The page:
How coronavirus could drive an offsite construction revolution

Social distancing and labor challenges brought on by the COVID-19 pandemic highlight some of the benefits of factory-built homes
The costs to build new homes are on the rise, and COVID-19 is presenting its own challenges with onsite procedures and restrictions. (Photo: Zigmunds Dizgalvis, Dreamstime.com)

New opportunities have presented themselves for builders since COVID-19 forced them to carefully consider the number of workers on a site and their ability to keep their distance from each other. Offsite construction is becoming a real solution for many traditional builders.

There are many reasons to consider becoming a modular builder including fewer construction workers on a jobsite, superior quality and shorter build times. A traditional builder’s construction process is under extreme pressure from weather. Rain can warp plywood floors, and allows for mold to build between the walls, and wind and snow create expansion in framing joints. These environmental factors have been known to impact build schedules and increase the costs to homeowners to fix these issues. A modular house is 98% completed when it arrives onsite. Weather is not a factor because the new home is built in a facility, and modules are protected and individually wrapped during shipment.

[Related: Offsite construction for onsite safety]

A modular builder is responsible for the minor work in completing the area around the marriage line, or the “stitch” — the connection points of the modular boxes. Stitch work includes finishing the floor area at the marriage line, patching drywall cracks from transportation, minor painting, framing interior doorways, resetting and leveling all doors, securing the home to the sill plate, finishing the roof, soffits and fascia, and finishing a small area on the exterior lap siding. All the interior and exterior plumbing lines will need to be connected, HVAC units will need to be connected to the furnace, and electrical lines will need to be installed from the utility company to the electrical box. There is a stamped state approval on the design plans from the factory. To receive the certificate of occupancy, all inspections at the local level must be met and completed. The rest of the home’s construction is the same as with traditional building in completing excavation, foundation, materials and all the other general contractor details.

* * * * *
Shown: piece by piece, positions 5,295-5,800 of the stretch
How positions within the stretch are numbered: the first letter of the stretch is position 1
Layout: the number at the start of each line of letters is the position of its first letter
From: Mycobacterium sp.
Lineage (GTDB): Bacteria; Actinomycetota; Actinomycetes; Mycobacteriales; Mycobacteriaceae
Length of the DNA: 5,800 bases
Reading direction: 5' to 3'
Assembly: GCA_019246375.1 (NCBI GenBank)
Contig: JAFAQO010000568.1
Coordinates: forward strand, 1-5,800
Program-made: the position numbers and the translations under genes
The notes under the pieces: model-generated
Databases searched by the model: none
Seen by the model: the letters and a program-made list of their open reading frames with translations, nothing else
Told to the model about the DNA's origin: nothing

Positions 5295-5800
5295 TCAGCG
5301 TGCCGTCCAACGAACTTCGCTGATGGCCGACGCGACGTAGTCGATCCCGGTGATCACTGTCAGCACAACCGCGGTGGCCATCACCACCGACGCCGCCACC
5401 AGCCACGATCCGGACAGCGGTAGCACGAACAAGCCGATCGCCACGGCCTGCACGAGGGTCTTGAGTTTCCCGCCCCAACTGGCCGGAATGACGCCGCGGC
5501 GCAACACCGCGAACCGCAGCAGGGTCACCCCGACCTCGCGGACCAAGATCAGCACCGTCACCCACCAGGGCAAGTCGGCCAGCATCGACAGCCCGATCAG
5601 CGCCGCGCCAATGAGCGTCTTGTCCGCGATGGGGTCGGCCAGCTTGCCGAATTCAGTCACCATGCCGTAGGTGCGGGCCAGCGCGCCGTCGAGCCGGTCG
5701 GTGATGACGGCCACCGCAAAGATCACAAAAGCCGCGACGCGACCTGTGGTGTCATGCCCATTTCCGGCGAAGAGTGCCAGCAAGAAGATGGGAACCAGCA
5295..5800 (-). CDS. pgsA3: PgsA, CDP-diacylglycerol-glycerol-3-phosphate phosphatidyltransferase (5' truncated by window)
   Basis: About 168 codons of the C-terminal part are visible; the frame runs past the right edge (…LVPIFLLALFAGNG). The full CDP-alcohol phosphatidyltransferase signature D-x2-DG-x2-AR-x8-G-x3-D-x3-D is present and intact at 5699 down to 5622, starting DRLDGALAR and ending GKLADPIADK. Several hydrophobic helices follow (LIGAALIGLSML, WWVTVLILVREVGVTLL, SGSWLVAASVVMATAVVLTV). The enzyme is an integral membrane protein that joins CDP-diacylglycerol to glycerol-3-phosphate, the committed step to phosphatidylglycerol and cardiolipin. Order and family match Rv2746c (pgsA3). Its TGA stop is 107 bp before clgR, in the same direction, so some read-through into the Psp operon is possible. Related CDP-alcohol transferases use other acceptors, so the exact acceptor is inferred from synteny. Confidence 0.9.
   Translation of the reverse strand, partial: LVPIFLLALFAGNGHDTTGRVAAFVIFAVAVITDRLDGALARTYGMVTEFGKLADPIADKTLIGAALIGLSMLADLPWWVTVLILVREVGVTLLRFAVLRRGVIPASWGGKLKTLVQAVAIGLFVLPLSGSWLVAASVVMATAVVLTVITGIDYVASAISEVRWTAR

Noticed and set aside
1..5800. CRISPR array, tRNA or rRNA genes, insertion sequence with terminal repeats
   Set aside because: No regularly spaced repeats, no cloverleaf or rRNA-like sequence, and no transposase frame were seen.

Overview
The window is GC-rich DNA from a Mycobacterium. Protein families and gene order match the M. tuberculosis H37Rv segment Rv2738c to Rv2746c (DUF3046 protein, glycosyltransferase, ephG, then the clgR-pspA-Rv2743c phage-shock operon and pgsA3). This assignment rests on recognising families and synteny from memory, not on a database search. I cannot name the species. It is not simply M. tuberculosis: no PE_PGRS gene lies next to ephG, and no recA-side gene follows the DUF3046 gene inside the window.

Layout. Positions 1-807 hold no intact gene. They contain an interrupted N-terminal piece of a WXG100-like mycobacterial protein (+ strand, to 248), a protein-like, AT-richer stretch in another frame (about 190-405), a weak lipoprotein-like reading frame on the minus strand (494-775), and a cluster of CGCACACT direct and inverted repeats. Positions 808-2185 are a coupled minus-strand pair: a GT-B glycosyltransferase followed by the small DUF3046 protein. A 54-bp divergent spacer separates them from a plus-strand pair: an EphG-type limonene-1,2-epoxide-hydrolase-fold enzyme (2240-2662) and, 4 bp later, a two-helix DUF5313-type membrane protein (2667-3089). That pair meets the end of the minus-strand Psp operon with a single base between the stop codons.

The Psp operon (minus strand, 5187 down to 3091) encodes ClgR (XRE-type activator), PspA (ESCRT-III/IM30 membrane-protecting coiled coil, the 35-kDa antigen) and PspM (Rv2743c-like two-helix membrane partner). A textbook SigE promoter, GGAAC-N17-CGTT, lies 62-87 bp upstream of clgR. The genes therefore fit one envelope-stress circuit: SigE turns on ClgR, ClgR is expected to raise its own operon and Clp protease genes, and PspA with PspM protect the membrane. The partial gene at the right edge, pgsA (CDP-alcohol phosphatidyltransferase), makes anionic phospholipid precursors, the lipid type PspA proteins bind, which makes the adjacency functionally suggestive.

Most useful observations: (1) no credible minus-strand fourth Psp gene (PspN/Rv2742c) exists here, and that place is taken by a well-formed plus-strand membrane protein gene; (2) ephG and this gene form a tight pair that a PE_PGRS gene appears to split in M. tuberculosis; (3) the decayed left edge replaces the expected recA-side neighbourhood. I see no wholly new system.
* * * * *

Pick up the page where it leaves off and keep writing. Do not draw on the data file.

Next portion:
[Related: Offsite, on targetBuilding more with modular building]

The Colorado Department of Housing website features new rules for registration and certification requirements in order to become a modular builder. If you are willing to learn a new building process, and have experience as a general contractor, stick builder, real estate professional or remodeler, modular construction may be an opportunity for you to expand your business. Impressa Modular is now offering franchise opportunities to become a modular builder. The Rocky Mountain Home Association, Modular Building Institute and Housing Innovation Alliance have more information about manufactured and modular homes, and other innovations to increase the supply of attainable homes.

The costs to build new homes are on the rise, and COVID-19 is presenting its own challenges with onsite procedures and restrictions. Modular construction may offer solutions for your next new home project.

Audree Grubesic is owner of Modular Sure Site, a general contractor on modular homes, and president of Connect Home Builders, a licensed modular home builder. She can be reached at [email protected].

Audree Grubesic

Audree Grubesic is owner of Modular Sure Site, a general contractor on modular homes, and president of Connect Home Builders, a licensed modular home builder. She can be reached at [email protected]

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